Yeah, I think one of the easiest things to do is take a one-off and then decide that you have product market fit because one person at some company was willing to They get or maybe they’ve got a strange use case and sort of outside the norm, I think it’s about it’s fine, I always sort of think about it as kind of like rock climbing process. If you ultimately want to move upmarket, you are climbing up this wall. But there are points where you sort of have to leap and, and grab, it’s not just a sort of a steady climb. When those moments come, you still have all of the work that you’ve done beneath him to kind of prop you up to have gotten to that, to that moment. And so I think it’s about discipline. And it’s about making sure that you have multiple signals, to tell yourself that you’re, you’re ready to move upmarket, right, but you’ve still done all of that work on the wall, you still know that wall quite well. Don’t put the other customers in the rearview mirror just because you’ve taken that leap up to sort of that next rung up, you still should be able to make more money in there, eventually, maybe a time will come where you’ve you’ve said, okay, now we’re only going to sort of service this market over 200 employees, or whatever kind of your metric is for, for dividing that what it just the I think the biggest kind of trap that people get caught into, is having one customer and deciding that, that you’re taking the good signal and ignoring the bad signal that oh, there’s a, they’ve got this unique structure, or they’ve got this new product launch, it’s a little different than all of the other stuff that they’ve done. We’re really there for the outlier use case at this company. And not because all of the other companies that look like them also have this need.

Pete Thornton 16:44
Right, right. I mean, particular, something you designed for that, like one of my early SaaS companies I was at, and we got a whale early, really early. And we decided that was nice and feet, and we got like two more, as well. And it was just enough to throw us entirely off track for years and are not so amazing product, in fact, but just and then we started tailoring everything we did to their whim. And we were just led by the nose, essentially by this one account. And it was to the detriment of all the other accounts. And yeah, the city piece.

J.T. Levin 17:18
It’s a common story, take care of the books that brought you to the dance. while also looking for a few new dance partners. Blending those two things together is really how you ultimately find some of the most successful endeavors and sales teams.

Pete Thornton 17:37
Yeah, that makes sense. Okay, yes, thanks for the two answers. By the way, I rarely get one. I rarely get one.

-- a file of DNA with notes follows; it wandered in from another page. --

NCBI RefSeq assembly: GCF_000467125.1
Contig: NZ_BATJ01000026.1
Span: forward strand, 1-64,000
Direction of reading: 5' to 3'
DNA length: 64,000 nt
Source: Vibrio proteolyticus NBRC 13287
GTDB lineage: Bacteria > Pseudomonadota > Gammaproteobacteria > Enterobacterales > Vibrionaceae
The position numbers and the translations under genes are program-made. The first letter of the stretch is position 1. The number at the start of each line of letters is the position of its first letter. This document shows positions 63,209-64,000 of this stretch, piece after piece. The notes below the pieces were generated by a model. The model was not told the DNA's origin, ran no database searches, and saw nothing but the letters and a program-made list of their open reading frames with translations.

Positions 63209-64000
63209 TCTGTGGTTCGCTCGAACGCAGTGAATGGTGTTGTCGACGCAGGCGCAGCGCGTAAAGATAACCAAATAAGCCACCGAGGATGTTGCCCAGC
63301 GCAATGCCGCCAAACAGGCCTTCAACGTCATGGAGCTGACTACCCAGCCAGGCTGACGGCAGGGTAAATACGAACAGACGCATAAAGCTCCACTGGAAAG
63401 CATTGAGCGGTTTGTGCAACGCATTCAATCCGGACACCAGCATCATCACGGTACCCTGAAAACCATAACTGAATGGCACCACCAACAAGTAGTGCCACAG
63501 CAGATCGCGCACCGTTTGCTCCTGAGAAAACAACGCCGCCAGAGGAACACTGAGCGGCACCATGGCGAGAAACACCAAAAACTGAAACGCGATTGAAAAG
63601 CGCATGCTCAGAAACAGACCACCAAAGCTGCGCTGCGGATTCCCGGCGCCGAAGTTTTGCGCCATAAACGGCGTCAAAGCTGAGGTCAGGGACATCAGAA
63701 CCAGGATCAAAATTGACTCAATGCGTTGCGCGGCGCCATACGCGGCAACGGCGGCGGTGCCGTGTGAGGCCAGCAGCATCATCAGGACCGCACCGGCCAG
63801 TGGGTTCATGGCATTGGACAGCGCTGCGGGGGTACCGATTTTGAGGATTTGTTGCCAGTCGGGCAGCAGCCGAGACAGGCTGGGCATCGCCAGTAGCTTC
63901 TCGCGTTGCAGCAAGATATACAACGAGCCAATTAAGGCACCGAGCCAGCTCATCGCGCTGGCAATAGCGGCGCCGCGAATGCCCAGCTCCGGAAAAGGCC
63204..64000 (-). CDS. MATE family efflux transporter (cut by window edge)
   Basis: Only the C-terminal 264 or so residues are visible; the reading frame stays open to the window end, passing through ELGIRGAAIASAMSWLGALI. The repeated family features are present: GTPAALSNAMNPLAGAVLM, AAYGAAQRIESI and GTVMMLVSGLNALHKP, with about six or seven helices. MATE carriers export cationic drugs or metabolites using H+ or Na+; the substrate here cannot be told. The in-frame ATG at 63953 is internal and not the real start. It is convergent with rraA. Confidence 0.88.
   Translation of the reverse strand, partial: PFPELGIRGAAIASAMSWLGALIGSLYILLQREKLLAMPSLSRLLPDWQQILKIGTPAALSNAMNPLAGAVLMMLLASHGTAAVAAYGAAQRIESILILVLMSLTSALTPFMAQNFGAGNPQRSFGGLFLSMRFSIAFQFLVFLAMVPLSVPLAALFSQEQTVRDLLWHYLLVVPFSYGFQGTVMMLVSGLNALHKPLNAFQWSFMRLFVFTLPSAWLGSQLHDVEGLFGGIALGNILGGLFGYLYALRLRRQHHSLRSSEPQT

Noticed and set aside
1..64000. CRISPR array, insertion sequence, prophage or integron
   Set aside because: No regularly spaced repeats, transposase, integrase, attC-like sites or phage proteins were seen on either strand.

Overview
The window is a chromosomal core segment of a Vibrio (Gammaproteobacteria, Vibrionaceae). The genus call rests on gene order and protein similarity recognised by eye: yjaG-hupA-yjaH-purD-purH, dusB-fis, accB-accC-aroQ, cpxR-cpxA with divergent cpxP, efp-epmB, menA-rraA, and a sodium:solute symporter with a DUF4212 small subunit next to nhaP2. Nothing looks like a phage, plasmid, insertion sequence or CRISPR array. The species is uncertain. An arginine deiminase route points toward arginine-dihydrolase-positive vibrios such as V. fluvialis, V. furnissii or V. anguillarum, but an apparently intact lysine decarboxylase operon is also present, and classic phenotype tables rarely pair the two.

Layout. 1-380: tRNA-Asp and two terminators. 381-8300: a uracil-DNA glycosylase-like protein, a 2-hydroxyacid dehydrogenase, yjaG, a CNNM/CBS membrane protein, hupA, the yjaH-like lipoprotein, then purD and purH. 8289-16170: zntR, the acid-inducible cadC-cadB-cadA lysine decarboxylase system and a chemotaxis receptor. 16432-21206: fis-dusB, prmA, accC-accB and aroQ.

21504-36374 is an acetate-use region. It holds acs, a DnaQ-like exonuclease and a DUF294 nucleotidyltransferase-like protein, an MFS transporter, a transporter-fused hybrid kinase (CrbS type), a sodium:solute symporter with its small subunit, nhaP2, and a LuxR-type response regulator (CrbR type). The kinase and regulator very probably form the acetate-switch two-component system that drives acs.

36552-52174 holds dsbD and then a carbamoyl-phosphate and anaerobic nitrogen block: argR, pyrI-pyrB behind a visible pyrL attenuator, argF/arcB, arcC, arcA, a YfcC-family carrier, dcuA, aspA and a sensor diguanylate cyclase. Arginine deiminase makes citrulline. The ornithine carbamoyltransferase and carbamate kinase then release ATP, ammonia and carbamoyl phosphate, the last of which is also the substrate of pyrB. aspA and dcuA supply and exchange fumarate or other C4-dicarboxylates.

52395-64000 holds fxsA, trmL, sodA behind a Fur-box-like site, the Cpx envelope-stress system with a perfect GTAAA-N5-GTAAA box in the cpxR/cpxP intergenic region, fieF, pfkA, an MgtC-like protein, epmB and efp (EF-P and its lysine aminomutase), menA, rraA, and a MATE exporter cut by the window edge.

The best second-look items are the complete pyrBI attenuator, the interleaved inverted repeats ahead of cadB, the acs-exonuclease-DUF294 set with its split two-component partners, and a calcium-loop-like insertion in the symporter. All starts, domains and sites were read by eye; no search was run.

J.T. Levin 17:43
I’ll give you more if you’ll give me time for it. But yeah, it’s pretty difficult to narrow down to a single one.

Pete Thornton 17:50
Yeah, I know the challenge. Okay, so you’ve done this for awhile, you’ve been in the game long enough to have some wisdom built up. So what would you give yourself as a tip 10 years ago the J.T. of 10 years ago?

J.T. Levin 18:09
I think there’s Number one, he looked for three things. I think a lot of people focus too much. If you go to work in early-stage startups, three things you ought to focus on. Everything else is secondary window dressing. Its team, its product, and its addressable market. That’s it. There are a lot of people say, oh, I want to be a sales manager. Why? Because it feels like the logical extension after account executive, do you know what’s involved in being a sales manager? Now? No, not really. Does your manager seem happy? No, not really, oh, I want to be a VP of sales or I want to stay in an account executive. Right? If you get the team, the product and the addressable market, right, everything else works out. Right? Snowflake one of the biggest IPOs of all time, right? guarantee you a Senior Account Executives are complaining, right? About the ride that they went on, they’re not sitting over here gone. Oh, wish I was VP of sales. Say Tom, there’s a lot of VP of Sales very, very mediocre companies who’ve spent the last two, three, four years in a very tough job struggling along, maybe haven’t made as much money and there are opportunity costs to that job. And that’s because the team, the product and or the addressable market were not correct. So just look for those things. Everything else will work out. That’s the biggest thing in an early-stage startup. He starts and I think it really is he in that order. It’s all about the people in the team. And then from there, are they a customer-centric? Like, are they obsessed with the customers? Are they obsessed with building a product that delivers value? And are they doing it in a market that has large-scale opportunity duties. Yeah, that’s it focusing on the role you’re going to add or get a $5,000 raise here or there. It’s all inconsequential because if you had hitched your wagon to the right cart, everything worked out.

Pete Thornton 20:16
Okay, okay. Yeah, there’s a famous like Warren Buffett quote that goes something similar. Don’t worry so much about like the I’m gonna hack it and this was like the moat you’re in but like the time you’re attached to or something like that.

J.T. Levin 20:28
Yeah, of course, there’s one of my favorite books Good to Great, has a variety of lessons in there one of them being to make sure you get the right people on the bus. When you find somebody who’s great. Just get them on, you’ll figure out where to slot them. I think about it very much as the reverse challenge. I’m looking for a great bus. I want to be on a great bus. If I do that. Everything else will work out.